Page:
I’m told that Valentine’s Day will be here in 2 weeks.  Whoop-d-friggin’-do.  The last time Valentine’s Day was interesting was the time when my then-husband and my boyfriend (17 years younger) both sent me flowers at work. Yes, they knew about each other.  No, I won’t go into the details.  That time of my life is better left incorporated into a fictional novel rather than trying to explain it.  You might as well try asking a 6-year-old to explain why she thought it was a good idea to put the cat in the washing machine. 

That, among other random thoughts, is what happens at 5 am as I fight for bed covers that a 65-pound dog insists belong to her. 

I strained to push her off, started to straighten the covers and…wham!  She was on the bed again.  After the 4th scolding, she found it prudent to slink away.  I  snuggled under the covers–asleep again–only to awaken when I dreamt I was sitting on an iceberg. 

There’s only so much I can do about it.  If I push her out the bedroom door, she’ll whine until the guilt sets in.  If I put her outside, she barks until the neighbors complain.  When did dogs get together and decide this is the best way to torture a human?  I curled into a fetal position and began to think about another form of torture…the full-time job.

  • What makes a full-time job seem like it’s part-time?  
  • What makes work worthwhile?  And…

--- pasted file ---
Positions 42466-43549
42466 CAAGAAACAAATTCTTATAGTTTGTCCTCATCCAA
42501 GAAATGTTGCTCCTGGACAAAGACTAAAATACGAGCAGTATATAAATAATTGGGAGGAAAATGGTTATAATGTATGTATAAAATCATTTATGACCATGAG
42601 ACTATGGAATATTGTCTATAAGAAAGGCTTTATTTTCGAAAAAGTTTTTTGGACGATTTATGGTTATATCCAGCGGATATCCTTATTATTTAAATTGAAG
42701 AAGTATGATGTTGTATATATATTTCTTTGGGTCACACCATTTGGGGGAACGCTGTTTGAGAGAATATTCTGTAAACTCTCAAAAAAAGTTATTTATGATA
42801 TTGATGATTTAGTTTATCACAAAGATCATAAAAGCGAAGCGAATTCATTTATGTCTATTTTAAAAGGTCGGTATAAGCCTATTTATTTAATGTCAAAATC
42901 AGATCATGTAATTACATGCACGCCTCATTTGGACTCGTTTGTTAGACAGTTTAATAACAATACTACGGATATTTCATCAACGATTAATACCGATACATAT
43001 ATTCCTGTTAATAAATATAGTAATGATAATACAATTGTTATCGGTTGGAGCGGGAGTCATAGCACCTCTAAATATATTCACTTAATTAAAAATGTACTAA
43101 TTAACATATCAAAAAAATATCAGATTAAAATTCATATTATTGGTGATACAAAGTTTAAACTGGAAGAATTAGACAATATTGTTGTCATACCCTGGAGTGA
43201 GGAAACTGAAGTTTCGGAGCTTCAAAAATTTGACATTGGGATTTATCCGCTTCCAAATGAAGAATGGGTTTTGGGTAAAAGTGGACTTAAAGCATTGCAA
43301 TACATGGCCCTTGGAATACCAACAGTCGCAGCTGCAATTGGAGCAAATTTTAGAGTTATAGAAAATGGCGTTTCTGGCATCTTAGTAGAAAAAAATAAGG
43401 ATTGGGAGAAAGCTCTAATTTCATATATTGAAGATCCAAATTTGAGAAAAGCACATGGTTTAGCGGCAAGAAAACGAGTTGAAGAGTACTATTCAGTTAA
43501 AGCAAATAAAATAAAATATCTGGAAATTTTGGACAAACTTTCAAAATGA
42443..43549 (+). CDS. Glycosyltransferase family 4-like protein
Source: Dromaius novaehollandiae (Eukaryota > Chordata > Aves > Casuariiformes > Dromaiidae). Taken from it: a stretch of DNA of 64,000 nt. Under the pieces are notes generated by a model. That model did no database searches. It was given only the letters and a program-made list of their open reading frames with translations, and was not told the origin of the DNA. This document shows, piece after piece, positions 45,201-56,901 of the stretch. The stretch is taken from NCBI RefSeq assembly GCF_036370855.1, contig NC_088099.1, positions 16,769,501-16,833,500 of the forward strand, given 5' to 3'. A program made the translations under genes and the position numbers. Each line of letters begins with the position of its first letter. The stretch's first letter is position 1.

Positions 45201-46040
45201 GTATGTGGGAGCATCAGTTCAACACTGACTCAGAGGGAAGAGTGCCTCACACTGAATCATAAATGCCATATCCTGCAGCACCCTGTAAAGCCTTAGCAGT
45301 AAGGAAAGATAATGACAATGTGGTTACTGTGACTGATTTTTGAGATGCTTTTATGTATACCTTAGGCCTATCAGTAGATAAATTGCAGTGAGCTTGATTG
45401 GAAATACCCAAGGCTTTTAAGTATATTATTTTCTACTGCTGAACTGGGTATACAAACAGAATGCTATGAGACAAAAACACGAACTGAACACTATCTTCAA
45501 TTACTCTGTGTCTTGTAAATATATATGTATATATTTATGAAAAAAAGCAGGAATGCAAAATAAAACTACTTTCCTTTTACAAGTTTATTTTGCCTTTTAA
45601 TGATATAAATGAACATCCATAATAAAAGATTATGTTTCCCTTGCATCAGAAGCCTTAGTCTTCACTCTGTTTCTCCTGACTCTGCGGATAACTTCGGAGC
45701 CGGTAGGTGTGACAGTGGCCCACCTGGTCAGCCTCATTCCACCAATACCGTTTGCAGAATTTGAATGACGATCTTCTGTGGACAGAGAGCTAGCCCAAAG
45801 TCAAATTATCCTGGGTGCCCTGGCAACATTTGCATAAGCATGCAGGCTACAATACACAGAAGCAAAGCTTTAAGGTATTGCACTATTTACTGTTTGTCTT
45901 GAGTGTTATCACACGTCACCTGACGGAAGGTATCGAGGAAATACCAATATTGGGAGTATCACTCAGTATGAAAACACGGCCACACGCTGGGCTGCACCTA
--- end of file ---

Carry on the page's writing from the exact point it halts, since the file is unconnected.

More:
• What’s the difference between a career and a job?  

I’m up, sipping on my Irish Breakfast Tea in my home office, the offending dog now sitting on my feet as I contemplate the catalyst for these questions.  It was a passing comment, one that at 5am grew into a morning monster until I was awake enough to reason it out.   After review, it would seem a lie if it weren’t that I genuinely believed it to be true at the time.  What was the comment?  I said that I’ve worked full-time for about 6 years of my life, stating that all my other jobs were part-time.

My mouth doesn’t always spew out what my mind wants it to, but in this case I can’t blame my inexplicable penchant for replacing a word with one that—once repeated to me—I would swear on a holy book I hadn’t said.  I might be thinking “It looks like she’s wearing gold” and it comes out as, “It looks like she’s weaving gulls.”  Most people who know me will ask, “Did you really mean to say (insert stupid words here).”  Unfortunately, I can’t claim that was the case in this instance.

What’s the difference between a career and a job?    Years ago I was told that a career is your life’s work.  A job is 8-hours a day, 40 hours a week filled with doing something you hate while being lorded over by a pin-prick of a boss whose sole purpose in his life is to make your life as miserable as possible.  The worst job was as a receptionist.  Everyone is your boss, and there isn’t a person in the place who appreciates the fact that both your husband and boyfriend sent you flowers at work on Valentine’s Day.

What makes a full-time job seem like it’s part-time?   A part-time job is determined by how many hours a week (generally around 32) an employer can squeeze out of you without paying benefits.   In my case, the most fulfilling job I’ve ever had was considered part-time, one in which I worked no less than 60 hours a week.  Besides the obvious hell of a full-time reception job, there was a 2-day a week bookkeeping job that felt like it was full-time.  The boss insisted that the computer “ding” every time I made a mistake.  Pavlov would have been proud.